Thailand’s new parliament on Monday elected Samak Sundaravej, a conservative politician allied to ousted premier Thaksin Shinawatra, as prime minister to lead the first elected government since a 2006 military putsch.
Mr Samak, 72, known for his acid tongue and fervent anti-communism, all but admitted he was a “proxy” for Mr Thaksin in the run-up to a December election.
But although Mr Samak recently protested to the contrary, many Thais believe that the leader of the People’s Power party, which won the December poll, will be a mere figurehead for an administration run behind the scenes by Mr Thaksin, who was banned from politics after the 2006 coup.
“The big political puppet show is about to begin,” Suthichai Yoon, editor-in-chief of The Nation newspaper, wrote last week: “Everybody knows who calls the shots.”
From his self-imposed exile, Mr Thaksin has repeatedly insisted he has no desire to return to active political life. But the former premier was a significant presence in the recent election campaign, during which he appeared in a widely circulated video calling on his supporters to vote for Mr Samak’s PPP. With his own image inextricably intertwined with the PPP, Mr Thaksin, who is still fighting to recover up to $1.9bn (€1.3bn, £956m) in assets frozen by the government, is unlikely to leave the PPP to its own devices, analysts said.
Thitinan Pongsudhirak, a Chulalongkorn University political scientist, said Mr Thaksin would probably direct the government’s “strategy and direction” because “[Mr] Samak is not a policy guy. But in terms of keeping Thaksin’s opponents at bay and keeping the coalition together, [Mr] Samak will have some say.”
Mr Samak was tapped to lead the PPP for his strong royalist credentials, which helped the party deflect army claims that Mr Thaksin was disloyal to Thailand’s revered king. Mr Samak’s election must also still be signed off on by the king, although that is expected to be a formality.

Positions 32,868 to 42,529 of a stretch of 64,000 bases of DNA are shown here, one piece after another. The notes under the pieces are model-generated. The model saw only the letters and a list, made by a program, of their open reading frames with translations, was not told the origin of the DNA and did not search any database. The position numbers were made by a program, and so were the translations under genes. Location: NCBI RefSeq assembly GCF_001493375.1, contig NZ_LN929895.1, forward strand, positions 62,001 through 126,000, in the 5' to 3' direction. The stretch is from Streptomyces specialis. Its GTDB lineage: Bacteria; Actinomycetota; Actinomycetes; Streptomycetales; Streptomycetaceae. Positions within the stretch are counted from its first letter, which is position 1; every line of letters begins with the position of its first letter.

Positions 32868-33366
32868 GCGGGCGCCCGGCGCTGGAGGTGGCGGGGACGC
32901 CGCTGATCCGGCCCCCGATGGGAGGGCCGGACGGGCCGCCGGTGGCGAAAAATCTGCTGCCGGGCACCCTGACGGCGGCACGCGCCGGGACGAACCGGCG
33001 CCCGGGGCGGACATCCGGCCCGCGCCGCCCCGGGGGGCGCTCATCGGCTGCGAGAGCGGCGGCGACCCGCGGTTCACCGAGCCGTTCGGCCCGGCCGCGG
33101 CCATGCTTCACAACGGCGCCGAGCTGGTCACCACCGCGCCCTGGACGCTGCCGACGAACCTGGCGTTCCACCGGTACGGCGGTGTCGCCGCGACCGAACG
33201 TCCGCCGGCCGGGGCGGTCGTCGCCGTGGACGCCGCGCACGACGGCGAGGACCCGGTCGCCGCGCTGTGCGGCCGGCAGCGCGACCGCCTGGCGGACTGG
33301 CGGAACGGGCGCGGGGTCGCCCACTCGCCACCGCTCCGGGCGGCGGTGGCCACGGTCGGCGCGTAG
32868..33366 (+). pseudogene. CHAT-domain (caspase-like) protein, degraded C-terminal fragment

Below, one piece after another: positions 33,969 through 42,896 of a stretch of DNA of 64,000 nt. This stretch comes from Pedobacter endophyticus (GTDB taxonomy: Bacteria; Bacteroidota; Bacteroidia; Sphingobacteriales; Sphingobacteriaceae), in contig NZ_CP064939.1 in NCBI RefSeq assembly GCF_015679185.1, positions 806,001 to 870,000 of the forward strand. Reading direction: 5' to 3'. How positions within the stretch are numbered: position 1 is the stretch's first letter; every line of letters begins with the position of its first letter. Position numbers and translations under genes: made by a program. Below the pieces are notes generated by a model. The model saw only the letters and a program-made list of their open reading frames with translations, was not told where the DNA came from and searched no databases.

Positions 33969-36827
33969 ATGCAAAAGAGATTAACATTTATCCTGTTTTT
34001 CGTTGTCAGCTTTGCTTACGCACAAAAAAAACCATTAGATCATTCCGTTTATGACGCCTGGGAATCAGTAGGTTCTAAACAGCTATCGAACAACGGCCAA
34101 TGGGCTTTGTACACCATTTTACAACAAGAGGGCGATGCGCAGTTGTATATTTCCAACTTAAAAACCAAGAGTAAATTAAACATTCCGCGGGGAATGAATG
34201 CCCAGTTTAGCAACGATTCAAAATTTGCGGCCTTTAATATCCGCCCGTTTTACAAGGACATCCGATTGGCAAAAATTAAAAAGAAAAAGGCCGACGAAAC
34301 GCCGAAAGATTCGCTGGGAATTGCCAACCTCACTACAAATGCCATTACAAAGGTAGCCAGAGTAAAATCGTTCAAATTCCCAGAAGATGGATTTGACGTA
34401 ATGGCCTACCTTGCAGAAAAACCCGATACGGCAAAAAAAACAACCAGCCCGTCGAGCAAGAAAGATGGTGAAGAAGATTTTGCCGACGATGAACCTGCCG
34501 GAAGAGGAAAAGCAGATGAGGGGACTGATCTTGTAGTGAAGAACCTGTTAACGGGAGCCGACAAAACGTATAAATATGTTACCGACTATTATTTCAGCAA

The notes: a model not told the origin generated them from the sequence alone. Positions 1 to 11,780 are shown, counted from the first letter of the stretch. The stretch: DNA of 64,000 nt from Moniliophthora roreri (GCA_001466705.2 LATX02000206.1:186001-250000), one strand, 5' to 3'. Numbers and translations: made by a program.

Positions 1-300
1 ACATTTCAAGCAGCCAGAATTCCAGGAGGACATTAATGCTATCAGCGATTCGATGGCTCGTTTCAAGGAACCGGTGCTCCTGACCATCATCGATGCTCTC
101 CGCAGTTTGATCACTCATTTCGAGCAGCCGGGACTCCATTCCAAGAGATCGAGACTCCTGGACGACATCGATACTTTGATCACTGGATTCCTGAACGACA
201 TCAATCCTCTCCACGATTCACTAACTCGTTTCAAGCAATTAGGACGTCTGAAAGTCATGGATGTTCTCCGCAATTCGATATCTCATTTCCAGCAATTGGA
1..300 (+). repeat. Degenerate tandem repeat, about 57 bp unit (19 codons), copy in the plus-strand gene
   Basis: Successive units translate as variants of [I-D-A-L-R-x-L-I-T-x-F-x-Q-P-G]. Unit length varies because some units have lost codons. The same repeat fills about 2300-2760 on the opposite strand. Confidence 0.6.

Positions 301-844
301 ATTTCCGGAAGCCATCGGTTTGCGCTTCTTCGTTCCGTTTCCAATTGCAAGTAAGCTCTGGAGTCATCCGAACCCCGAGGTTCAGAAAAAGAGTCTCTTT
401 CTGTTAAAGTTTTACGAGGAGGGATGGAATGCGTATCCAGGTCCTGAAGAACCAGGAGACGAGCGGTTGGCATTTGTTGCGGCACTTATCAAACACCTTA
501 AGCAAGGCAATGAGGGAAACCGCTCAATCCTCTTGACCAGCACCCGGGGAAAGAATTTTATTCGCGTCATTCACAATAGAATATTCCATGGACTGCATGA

Yet Mr Samak’s impending elevation to the premiership is controversial, given his personal history. In 1976, at the height of Thailand’s anti-communist fervour, his fierce oratory on military radio was blamed for inciting rightwing paramilitary groups to massacre student protesters at Thammasat University.
Mr Samak became interior minister following a subsequent coup, using his authority to ban more than 100 books, shut down newspapers and round up those he deemed “communist terrorists”. He was linked to more bloodshed in the 1992 “Blood May,” when, as deputy prime minister, he justified the army’s slaughter of dozens of Bangkok protesters whom he described as “troublemakers” and “communists” who needed to be controlled.
More recently, Mr Samak served a four-year term as Bangkok governor, during which his approval ratings plummeted against perceptions that he did little for the city. After his term ended in 2004, he resurfaced with a popular television show called Tasting and Grumbling, a mixture of cookery and rants on topics of his choice.
Mr Samak has had a testy relationship with the media, hammering down thorny questions with sharp, sometimes vulgar, retorts. When a journalist at a recent press conference inquired about rumoured political infighting, Mr Samak snapped back: “Did you have sinful sex last night?”
His tenure as premier could still be cut short. Investigators are looking into alleged corruption in Bangkok’s acquisition of Austrian fire trucks during his governorship. Mr Samak was also sentenced to two years in prison last year after being convicted of defamation. Although he remains free pending an appeal, his words could yet come back to haunt him.